orders? And even if one of them pressed me
suddenly to his heart: I'd be consumed
in his stronger existence. For beauty is nothing
but the beginning of terror, which we can just barely endure,
and we stand in awe of it as it coolly disdains
to destroy us. Every angel is terrifying.
RILKE The First Elegy from Duino Elegies (translated by EDWARD SNOW)
Where Is The Angel?
Where is the angel for me to wrestle?
No driving snow in the glass bubble,
but mild September.
Outside, the stark shadows
menace, and fling their huge arms about
unheard. I breathe
a tepid air, the blur
of asters, of brown fern and gold-dust
seems to murmur,
and that's what I hear, only that.
Such clear walls of curved glass:
I see the violent gesticulations
and feel - no, not nothing. But in this
gentle haze, nothing commensurate.
It is pleasant in here. History
mouths, volume turned off. A band of iron,
like they put round a split tree,
circles my heart. In here
it is pleasant, but when I open
my mouth to speak, I too
am soundless. Where is the angel
to wrestle with me and wound
not my thigh but my throat,
so curses and blessings flow storming out
and the glass shatters and the iron sunders?
DENISE LEVERTOV A Door In The Hive
Inspired by the current readings in A Year With Rilke, I thought it might be illuminating to explore a little the relationship between Rilke and Denise Levertov - in my view one of the finest, profoundest, most spiritually questing American poets of the last century. She's on record as considering Rilke her mentor, and many of her poems bear direct or indirect testament to this.
The angel in the poem above is recognisably Rilke's angel. (The title of the 1989 poetry collection from which it comes, A Door In The Hive, is undoubtedly an allusion to Rilke's notion of 'The Bees of the Invisible': We are the bees of the invisible. We ceaselessly gather the honey of the visible to store it in the great golden hive of the Invisible. RILKE)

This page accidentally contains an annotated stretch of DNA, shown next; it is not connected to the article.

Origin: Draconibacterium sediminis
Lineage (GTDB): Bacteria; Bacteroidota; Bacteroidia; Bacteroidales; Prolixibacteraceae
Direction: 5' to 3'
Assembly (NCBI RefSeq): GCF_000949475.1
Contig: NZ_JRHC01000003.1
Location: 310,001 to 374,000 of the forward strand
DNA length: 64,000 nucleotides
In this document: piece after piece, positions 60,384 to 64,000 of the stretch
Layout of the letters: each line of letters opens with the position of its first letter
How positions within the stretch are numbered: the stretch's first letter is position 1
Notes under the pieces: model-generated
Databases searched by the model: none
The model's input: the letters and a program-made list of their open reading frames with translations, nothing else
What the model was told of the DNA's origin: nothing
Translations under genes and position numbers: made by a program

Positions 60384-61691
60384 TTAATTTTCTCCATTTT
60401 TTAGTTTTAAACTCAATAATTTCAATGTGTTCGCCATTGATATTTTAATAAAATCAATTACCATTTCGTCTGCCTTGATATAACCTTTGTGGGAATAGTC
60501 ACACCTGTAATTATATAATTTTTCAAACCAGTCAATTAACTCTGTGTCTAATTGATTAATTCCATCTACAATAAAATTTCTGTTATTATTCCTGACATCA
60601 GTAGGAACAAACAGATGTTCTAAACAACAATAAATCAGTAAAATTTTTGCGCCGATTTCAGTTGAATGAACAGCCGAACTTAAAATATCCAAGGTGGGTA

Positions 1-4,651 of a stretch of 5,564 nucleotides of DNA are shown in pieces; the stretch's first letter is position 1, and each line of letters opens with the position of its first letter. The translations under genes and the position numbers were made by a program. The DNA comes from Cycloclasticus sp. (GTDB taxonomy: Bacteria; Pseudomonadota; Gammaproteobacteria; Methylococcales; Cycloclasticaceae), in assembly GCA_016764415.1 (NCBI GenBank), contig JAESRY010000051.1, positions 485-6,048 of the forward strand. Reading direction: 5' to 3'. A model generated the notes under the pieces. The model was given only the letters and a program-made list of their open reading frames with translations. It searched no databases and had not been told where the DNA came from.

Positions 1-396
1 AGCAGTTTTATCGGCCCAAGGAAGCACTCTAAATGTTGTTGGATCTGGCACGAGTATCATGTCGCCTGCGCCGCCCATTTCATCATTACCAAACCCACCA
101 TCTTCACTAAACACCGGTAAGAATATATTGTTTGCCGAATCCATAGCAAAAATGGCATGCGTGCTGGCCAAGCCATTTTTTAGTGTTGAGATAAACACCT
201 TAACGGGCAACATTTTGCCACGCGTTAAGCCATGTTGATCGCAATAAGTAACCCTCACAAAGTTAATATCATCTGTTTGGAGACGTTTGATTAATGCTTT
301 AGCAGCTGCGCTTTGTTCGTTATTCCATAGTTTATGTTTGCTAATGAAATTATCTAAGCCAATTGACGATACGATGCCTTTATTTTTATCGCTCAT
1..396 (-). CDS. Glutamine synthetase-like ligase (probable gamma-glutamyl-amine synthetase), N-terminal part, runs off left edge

Far be it from me to give - or even to be able to give - an in-depth analysis of this poem, but here are some freewheeling thoughts and impressions written quickly and 'on the hoof'.
Where is Levertov here? It seems she could be in her car, stuck in the driving snow. But perhaps this glass bubble could also be a house - or even her body, or any 'safe' constructed world? (I'm reminded at once of Paul Simon's song, The Boy In The Bubble.)
There's no doubt that the world outside this bubble is uneasily threatening, violent even. Inside the bubble it's tepid, safe, but, to a great extent, cut off from feeling and a harsher yet more splendid reality. Inside it's a more pallid, altogether different order of existence (nothing commensurate). The whole world of history is out there, but its cries are muted (volume turned off).
In a further analogy of alienation, imprisonment and non-participation, Levertov likens herself to a split tree with a band of iron around it. This suggests perhaps the division of the human psyche, the mind/body duality of Descartes, the divorcing of reason and emotion, the mind and the spirit, the mundane/temporal and the eternal/divine.
Within this bubble world she is speechless. She wants to speak, but no sound is uttered. She wants to speak, but, in her present position, no angel comes to wrestle with her, to free her voice. And if that angel came, she says, it would be a wounding, physical, visceral encounter - but an encounter so momentous, so all-encompassing, so full of both curses and blessings (the two polarities absolutely essential to the whole of experience, the joy and the despair, the heaven and hell) that it would shatter the glass, break the iron bond, and release her into the whole, into reality, into creativity, into - ecstasy?
I would be really interested in anyone else's response to this extraordinary poem.